Shanthikumar also said out of an analysis of 20 hotels in Colombo ranging from 5-star to 2-star, the staff numbering 12,169 members has had an additional increase of approximately Rs. 10,000-15,000 per person per month in their service charge which is over and above their basic wage due to the minimum rate implemented.
Citing an example, the City Hotels Chief said a staff member who received a service charge of approximately Rs. 11,000 before the minimum rate came in to operation now receives over approximately Rs. 23,000 service charge per month above their basic wage.
He also explained that as per hotel operational analysis, an increase in room rates has over a 70% flow through to the bottom line against only a 40% flow through by food and beverage sales. Hence, this has increased the profitability of the entire hotel sector in the City of Colombo.
This has also helped all city hotels to spend a large amount of money to renovate and bring hotels to true international standards. Estimated investment in renovation for hotels over the last couple of years amounts to over Rs. 12.45 billion approximately.
The City Hotels Association maintained that unlike the travel agent fraternity, the investment on building and maintenance of hotels is extremely high. “Being the highest investor in the tourism industry, it is critical the Government protects the hoteliers and assists them to reap the required returns on these investments,” Shanthikumar emphasised.
The association claimed that certain parties with vested interest had continued to lobby against the implementation of the minimum rate and had prevailed upon the then leadership of the Tourism Ministry, which came under the Ministry of Economic Development, not to bring in a monitoring mechanism so that they could benefit by negotiating for lower rates from hotels and keeping higher mark-ups for the benefit of a few.
Gazette Notification No. 1622/1 – 5 October 2009 under the Tourism Act No. 38 of 2005 Order under Section 53, subsequently amended in No. 1697/24 dated 17 March 2011, stipulates the minimum rate be applied for Colombo hotels.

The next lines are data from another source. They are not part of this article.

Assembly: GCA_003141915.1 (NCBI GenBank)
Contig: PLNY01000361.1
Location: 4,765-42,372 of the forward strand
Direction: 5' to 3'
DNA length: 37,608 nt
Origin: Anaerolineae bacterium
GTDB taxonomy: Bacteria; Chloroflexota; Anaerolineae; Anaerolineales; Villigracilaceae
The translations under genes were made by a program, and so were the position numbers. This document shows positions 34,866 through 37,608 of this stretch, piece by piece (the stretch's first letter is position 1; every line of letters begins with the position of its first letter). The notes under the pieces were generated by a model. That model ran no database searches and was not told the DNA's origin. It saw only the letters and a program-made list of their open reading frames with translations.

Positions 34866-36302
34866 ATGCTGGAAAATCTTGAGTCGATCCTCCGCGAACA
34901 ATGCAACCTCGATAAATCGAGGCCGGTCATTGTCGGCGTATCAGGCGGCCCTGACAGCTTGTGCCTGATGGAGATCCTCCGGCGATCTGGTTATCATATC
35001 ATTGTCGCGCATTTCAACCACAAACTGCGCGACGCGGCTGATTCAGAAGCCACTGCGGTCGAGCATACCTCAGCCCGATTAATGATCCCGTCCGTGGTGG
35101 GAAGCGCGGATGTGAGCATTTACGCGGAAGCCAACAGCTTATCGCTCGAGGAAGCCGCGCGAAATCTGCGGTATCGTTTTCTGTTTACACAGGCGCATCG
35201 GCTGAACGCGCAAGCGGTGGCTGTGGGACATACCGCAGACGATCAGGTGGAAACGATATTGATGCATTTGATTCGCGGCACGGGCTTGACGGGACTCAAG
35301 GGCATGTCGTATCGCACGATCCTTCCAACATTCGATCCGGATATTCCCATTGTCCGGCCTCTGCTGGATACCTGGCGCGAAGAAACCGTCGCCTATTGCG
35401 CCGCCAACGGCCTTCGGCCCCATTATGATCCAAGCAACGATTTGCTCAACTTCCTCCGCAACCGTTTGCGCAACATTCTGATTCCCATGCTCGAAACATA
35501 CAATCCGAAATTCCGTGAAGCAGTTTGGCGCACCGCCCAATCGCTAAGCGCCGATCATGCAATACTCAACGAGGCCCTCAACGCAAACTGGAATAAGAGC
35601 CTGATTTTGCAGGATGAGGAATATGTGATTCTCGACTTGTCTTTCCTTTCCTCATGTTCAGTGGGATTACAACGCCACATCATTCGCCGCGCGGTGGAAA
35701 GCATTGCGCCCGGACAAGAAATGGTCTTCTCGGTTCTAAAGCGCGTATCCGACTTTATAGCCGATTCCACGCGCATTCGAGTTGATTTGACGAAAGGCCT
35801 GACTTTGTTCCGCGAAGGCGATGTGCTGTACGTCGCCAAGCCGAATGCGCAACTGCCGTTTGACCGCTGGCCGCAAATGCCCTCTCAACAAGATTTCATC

“This has been violated in the recent past by certain hoteliers due to lack of monitoring by the Sri Lanka Tourism Board on the adherence of Colombo city hotels to the minimum rate gazette. Some hoteliers had made several representations to the Sri Lanka Tourism Board to bring a monitoring mechanism, which have fallen on deaf ears,” City Hotels Chief Shanthikumar said.
Since the introduction of minimum rate in the city of Colombo, 5-star hotels started to sell per room per night at $ 125 plus taxes from a previously sold rate of $ 50 plus taxes. This has resulted in a phenomenal supply growth in accommodation starting from the growth of the informal sector to star class hotels in the city of Colombo.
Shanthikumar warned that a dilution of the minimum rate would have a negative impact on the informal sector and the smaller hoteliers of 1-star to 5-star star hotels would slowly but steadily begin to sell rooms at much cheaper prices, thereby eating into the business of the smaller hotels.
The City Hotels Association also cautioned that removal of minimum room rate policy would have a disastrous impact on small and medium hotels as well as their employees.
“The solution to increase occupancy is not by depriving the hotels of obtaining decent prices but for the Sri Lanka Tourism Board to adopt a more strategic approach to market and promote the destination and its key touristic locations as per their attractions in the relevant international market,” Shanthikumar pointed out.
He claimed that in the Meetings, Incentives, Conferences and Exhibitions (MICE) markets, the Sri Lanka Tourism Board has not marketed the country as an attractive venue for conference business. “We propose that this too be done in a strategic manner capitalising on the potential of our closest neighbour India,” the City Hotels Chief added.
The Colombo City hotels are hopeful the Government will understand the benefit of holding the minimum rate in the City of Colombo and take note of its benefits.